But we can’t do that.

We don’t run a shelter for asshole cats. Scrubby can’t live alone in our (nicely accommodated and climate controlled) basement. Despite the fact that he pees on Jake’s favorite blanket, he likes Jake. Why should I keep them apart if they don’t fight?

"That's cool. I don't need you to unfold the blanket." #jake #cats #catsofinstagram

A photo posted by LFR (@lruettimann) on

And Scrubby is a fun cat. He does all sorts of tricks that I should get on YouTube so he finally earns his keep around here.

Unconditional love is never easy, and it’s probably not worth it, but I am a woman who loves hard and doesn’t let go. It’s the kind of love that he never requested and might not choose for himself, but if you asked him to choose between my house and a barn with no heat, I like to think Scrubby would choose me.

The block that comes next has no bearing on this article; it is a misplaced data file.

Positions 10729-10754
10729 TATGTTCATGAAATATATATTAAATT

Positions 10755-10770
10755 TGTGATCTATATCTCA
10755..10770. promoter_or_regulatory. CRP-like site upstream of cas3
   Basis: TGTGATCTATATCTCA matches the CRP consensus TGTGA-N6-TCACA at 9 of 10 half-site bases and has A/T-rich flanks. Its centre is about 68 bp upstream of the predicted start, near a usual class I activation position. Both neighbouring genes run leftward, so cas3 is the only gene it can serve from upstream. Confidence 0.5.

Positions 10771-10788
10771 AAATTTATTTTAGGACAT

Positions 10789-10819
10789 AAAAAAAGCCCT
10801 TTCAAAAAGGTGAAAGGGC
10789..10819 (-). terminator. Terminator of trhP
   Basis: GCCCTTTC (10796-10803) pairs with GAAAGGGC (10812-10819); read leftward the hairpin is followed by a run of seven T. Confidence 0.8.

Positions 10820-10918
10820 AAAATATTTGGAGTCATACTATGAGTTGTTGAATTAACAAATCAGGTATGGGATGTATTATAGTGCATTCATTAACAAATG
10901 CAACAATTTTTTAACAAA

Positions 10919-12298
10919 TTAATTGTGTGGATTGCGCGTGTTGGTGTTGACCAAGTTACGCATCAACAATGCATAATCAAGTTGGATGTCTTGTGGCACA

Maybe.

That fucker.

I love him so much.

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scrubby saucony

Don’t pee on these, Scrubby!

It’s week four of marathon training.

This isn’t my first rodeo. I know how the training schedule works, which is why I broke down and bought some new shoes.

I know this seems like a boring blog post, but buying shoes isn’t a simple thing. Not only are there a bazillion products on the market, these shoes are très expensive. It’s easier to secure financing for a nightclub than it is to buy a simple pair of trainers.

(Just don’t buy the nightclub where Suge Knight was shot.)

Everybody who’s ever run (or not) has an opinion on running shoes. Your mom, who once ran a 35-minute 5k back in 1997, called me and told me about her favorite pair of New Balance.